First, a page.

Think about the monthly expenses you deal with in your personal life - phone, internet, electricity, garbage, etc. Those services don’t become free when you rent a commercial space or get an EIN. In most cases, people who need office space pay a premium for dependable services you and your clients can rely on. If you choose to run your company from your home, you’ll likely still need to upgrade some services and pay a little bit more.

The point is, smaller expenses add up very quickly, and larger expenses will come out of nowhere and can’t be avoided. You need insurance to guard against a myriad of lawsuits, everything from a person falling outside your front door to an accident during shipment that results in a client not receiving goods in time. You need to plan on licensing fees and all sorts of tax situations you might not have had the pleasure of dealing with before. When you run a company, you’ll find no shortage of places to spend your money.

The hardest part is balancing the need to spend with the desire to throw money at problems. When it comes to insurance, marketing, renting and equipment leasing, those costs have to be covered for you to keep your business in operation. The other expenses you might consider, things like food delivery and subscription services, should be approached with caution. Blue Apron is a cool service that might reduce
the time you spend cooking and shopping, but is that really a necessary expense for your business? Are you paying more for food because you need it, or because you like the idea of writing it off? We should all beware the company credit card, especially when it belongs to our own company. Since business ventures almost always start in the red, we sometimes accept overspending as a necessary evil.

There’s something to be said for having faith in your enterprise and expecting it to succeed; that’s very different than pretending you have a lot more money than you really do. In the areas where it makes sense, try to practice frugality. Don’t buy a fancy scanner because it’s fancy, buy it because you’ll constantly be scanning and sending high-quality images to clients. If you decide you need to wear a suit to the office every day, do your shopping at a suit emporium instead of a boutique tailor who only deals Armani.

You may have to go into the red to get your company off the ground, but that doesn’t mean all bets are off when it comes to debt. Your spending should be very purposeful, intended to increase business activity and improve the experience for your clients. If you let your goals drive your expenses, you can expect to avoid unnecessary debt and see better returns in a shorter amount of time.

4. Efficiency Is Essential

When you try something for the first time, with no real idea of what to expect, it’s very difficult to make all the right choices. You shouldn’t be surprised when you make mistakes and are forced to spend some time backtracking. These growing pains are totally normal - it’s how you deal with them that matters. To run a company effectively, you need to rely on established and useful processes. From how you organize your files to who manages communication, established structure keeps you from repeating
tasks unnecessarily and wasting time on matters that don’t actually matter. Again, when starting your first business, it’s hard to know how to handle all the issues that arise. As you learn, you need to have systems in place that will help you avoid repeating mistakes.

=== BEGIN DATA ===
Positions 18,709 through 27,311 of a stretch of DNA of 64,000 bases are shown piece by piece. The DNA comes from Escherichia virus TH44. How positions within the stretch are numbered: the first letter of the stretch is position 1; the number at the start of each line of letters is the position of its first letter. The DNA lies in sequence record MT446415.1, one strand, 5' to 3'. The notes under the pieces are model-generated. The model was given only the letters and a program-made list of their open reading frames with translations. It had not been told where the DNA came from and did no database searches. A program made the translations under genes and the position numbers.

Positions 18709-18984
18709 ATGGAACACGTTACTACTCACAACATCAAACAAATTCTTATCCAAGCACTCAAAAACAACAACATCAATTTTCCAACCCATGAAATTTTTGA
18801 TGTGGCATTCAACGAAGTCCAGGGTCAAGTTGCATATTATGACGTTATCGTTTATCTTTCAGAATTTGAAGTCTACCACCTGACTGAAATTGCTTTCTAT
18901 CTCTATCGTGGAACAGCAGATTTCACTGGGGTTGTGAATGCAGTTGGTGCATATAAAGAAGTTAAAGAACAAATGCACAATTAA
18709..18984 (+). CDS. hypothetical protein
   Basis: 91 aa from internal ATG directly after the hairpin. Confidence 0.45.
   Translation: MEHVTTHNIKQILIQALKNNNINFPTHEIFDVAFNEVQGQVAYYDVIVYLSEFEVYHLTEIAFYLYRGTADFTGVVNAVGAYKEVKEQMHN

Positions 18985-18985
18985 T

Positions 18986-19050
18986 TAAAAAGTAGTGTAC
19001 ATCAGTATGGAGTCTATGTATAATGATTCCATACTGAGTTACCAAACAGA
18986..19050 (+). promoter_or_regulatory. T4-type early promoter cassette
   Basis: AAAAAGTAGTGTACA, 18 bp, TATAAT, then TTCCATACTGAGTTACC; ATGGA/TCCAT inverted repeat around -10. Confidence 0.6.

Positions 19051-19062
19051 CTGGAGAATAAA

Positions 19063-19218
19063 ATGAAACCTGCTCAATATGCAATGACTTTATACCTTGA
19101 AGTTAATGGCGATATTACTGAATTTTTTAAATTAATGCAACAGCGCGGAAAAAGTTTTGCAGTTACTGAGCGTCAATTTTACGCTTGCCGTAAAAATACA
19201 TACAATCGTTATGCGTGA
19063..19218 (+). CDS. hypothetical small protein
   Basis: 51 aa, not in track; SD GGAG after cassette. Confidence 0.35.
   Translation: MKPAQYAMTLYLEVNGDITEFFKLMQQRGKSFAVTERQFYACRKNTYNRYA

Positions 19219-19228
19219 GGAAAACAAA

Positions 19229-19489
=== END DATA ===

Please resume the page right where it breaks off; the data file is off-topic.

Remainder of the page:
The more you can streamline, the better your life will be. For example, when you create a new product or service you want people to know about, you have to communicate that. Should you email every potential client individually? Not if you have a lot of clients. Does everyone get the exact same email or do you have customer tiers? Do you stagger the email blasts so you can keep up with demand? Who’s in charge of managing subscriptions after a mass email goes out?

The answers to these questions usually come through experience. However, you don’t get to experience these issues more than once before you need to implement a good strategy. If every product release reveals a new version of the same problem, your model for efficiency needs to be corrected. That’s the trouble with being efficient - it means something different for every person and every company. For some, it’s knocking out a phone call while on the treadmill; for others, a 15-minute nap at
2 pm leads to efficient and effective time management in the afternoon. You will figure out your systems as you go, and you need to be very attentive to what you learn and apply those lessons in the future.

Remember: multitasking and efficiency are not synonymous. If you do three things in one hour instead of doing those same three things in two hours, that might seem like an efficient use of time. However, if the work you do in an hour is subpar and needs to be redone, that’s not effective at all. It’s important to be honest with yourself about the quality of your efforts and how long things really take. You’ll have days when it feels impossible to do your work well, and efficiency gets replaced with a frantic push to get things done. It’s these moments when having strategies and protocol makes a huge difference, reducing that feeling of panic and offering a guiding blueprint for how to accomplish what you need to accomplish.

Doing extra prep work for your business launch, even when you aren’t quite sure what you’re preparing for, always makes things easier. You become more efficient, you find your team members, you avoid arbitrary expenses and you get a better idea of the many things that will be on your plate. None of this work and planning is easy, but it will all pay off once your business is up and running.

Being a business owner has been constantly challenging and endlessly fulfilling for me. One of the most enriching aspects has been the knowledge I’ve gained that could then be passed on to friends, family and clients when they started endeavors of their own. If entrepreneurship seems like the path for you, I hope some of this information helps you get started. Stay positive, stay the course, and I’m sure you can
accomplish great things.